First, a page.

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Fungi stabilize connectivity in the lung and skin microbial ecosystems.

  • Author(s): Tipton, Laura;
  • Müller, Christian L;
  • Kurtz, Zachary D;
  • Huang, Laurence;
  • Kleerup, Eric;
  • Morris, Alison;
  • Bonneau, Richard;
  • Ghedin, Elodie
  • et al.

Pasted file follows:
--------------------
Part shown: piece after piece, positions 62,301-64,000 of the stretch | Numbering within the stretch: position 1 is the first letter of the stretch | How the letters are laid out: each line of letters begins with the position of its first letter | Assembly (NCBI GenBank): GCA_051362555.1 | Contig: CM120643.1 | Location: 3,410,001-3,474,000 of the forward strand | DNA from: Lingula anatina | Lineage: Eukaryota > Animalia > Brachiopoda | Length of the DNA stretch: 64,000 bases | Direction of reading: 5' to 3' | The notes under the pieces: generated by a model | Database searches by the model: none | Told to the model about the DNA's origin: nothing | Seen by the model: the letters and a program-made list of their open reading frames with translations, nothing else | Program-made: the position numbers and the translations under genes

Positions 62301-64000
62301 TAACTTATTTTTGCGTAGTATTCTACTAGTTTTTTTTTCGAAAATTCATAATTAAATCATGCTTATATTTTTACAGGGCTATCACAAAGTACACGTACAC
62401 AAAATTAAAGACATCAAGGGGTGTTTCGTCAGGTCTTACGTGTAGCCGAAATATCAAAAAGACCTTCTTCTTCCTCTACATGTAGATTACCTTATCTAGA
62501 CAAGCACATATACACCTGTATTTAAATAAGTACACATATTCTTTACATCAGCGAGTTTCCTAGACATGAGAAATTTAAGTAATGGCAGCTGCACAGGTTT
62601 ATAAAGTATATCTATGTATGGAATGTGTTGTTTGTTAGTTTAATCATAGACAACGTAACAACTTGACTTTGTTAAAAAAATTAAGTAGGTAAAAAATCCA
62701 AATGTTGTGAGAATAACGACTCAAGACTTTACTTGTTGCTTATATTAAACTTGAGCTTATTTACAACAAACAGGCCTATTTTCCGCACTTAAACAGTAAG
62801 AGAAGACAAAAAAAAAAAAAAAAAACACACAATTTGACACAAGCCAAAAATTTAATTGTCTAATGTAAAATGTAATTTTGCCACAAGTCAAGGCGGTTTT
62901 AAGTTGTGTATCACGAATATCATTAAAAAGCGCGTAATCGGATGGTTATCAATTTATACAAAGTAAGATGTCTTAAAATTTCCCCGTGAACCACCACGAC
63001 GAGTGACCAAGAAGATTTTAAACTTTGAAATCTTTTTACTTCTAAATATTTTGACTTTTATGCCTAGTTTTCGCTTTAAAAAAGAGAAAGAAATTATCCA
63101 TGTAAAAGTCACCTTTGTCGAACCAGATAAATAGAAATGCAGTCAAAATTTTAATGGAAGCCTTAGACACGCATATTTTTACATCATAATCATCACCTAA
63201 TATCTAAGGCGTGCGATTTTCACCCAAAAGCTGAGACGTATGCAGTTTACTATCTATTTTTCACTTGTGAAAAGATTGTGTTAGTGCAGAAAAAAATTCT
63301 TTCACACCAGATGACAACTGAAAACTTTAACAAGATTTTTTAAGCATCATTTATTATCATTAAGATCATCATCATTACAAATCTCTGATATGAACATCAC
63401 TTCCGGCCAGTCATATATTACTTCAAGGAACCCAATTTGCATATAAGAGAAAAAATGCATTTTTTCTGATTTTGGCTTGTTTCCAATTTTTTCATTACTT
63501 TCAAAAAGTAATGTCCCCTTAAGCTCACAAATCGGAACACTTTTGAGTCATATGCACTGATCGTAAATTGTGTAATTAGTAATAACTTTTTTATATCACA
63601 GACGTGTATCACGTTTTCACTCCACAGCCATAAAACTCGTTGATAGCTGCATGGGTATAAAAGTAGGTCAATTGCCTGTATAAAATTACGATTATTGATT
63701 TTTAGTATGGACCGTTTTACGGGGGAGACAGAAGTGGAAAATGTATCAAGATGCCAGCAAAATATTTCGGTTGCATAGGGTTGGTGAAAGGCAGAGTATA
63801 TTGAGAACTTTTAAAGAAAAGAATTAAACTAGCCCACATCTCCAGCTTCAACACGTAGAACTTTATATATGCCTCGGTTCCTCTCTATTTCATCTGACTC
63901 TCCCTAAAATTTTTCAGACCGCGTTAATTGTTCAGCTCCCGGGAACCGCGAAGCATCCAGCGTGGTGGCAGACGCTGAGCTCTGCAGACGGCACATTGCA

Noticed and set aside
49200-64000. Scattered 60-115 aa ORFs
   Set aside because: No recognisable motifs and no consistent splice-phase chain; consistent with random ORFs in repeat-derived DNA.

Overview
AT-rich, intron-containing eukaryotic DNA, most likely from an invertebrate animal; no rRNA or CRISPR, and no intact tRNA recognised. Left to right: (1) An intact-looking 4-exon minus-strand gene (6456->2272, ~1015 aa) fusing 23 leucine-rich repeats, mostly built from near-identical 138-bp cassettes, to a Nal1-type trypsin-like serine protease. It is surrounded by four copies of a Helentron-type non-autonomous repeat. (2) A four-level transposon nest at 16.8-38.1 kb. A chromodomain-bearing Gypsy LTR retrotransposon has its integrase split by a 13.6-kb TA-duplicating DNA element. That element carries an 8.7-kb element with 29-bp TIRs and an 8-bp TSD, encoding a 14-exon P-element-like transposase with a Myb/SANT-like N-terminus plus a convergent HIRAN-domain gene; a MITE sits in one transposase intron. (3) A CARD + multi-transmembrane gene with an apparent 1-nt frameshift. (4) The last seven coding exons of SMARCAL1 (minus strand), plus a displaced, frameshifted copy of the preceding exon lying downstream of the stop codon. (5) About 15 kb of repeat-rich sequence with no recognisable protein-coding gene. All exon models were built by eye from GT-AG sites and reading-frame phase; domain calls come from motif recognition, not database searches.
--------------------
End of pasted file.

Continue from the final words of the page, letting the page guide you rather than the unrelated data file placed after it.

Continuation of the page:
BACKGROUND:No microbe exists in isolation, and few live in environments with only members of their own kingdom or domain. As microbiome studies become increasingly more interested in the interactions between microbes than in cataloging which microbes are present, the variety of microbes in the community should be considered. However, the majority of ecological interaction networks for microbiomes built to date have included only bacteria. Joint association inference across multiple domains of life, e.g., fungal communities (the mycobiome) and bacterial communities, has remained largely elusive. RESULTS:Here, we present a novel extension of the SParse InversE Covariance estimation for Ecological ASsociation Inference (SPIEC-EASI) framework that allows statistical inference of cross-domain associations from targeted amplicon sequencing data. For human lung and skin micro- and mycobiomes, we show that cross-domain networks exhibit higher connectivity, increased network stability, and similar topological re-organization patterns compared to single-domain networks. We also validate in vitro a small number of cross-domain interactions predicted by the skin association network. CONCLUSIONS:For the human lung and skin micro- and mycobiomes, our findings suggest that fungi play a stabilizing role in ecological network organization. Our study suggests that computational efforts to infer association networks that include all forms of microbial life, paired with large-scale culture-based association validation experiments, will help formulate concrete hypotheses about the underlying biological mechanisms of species interactions and, ultimately, help understand microbial communities as a whole.

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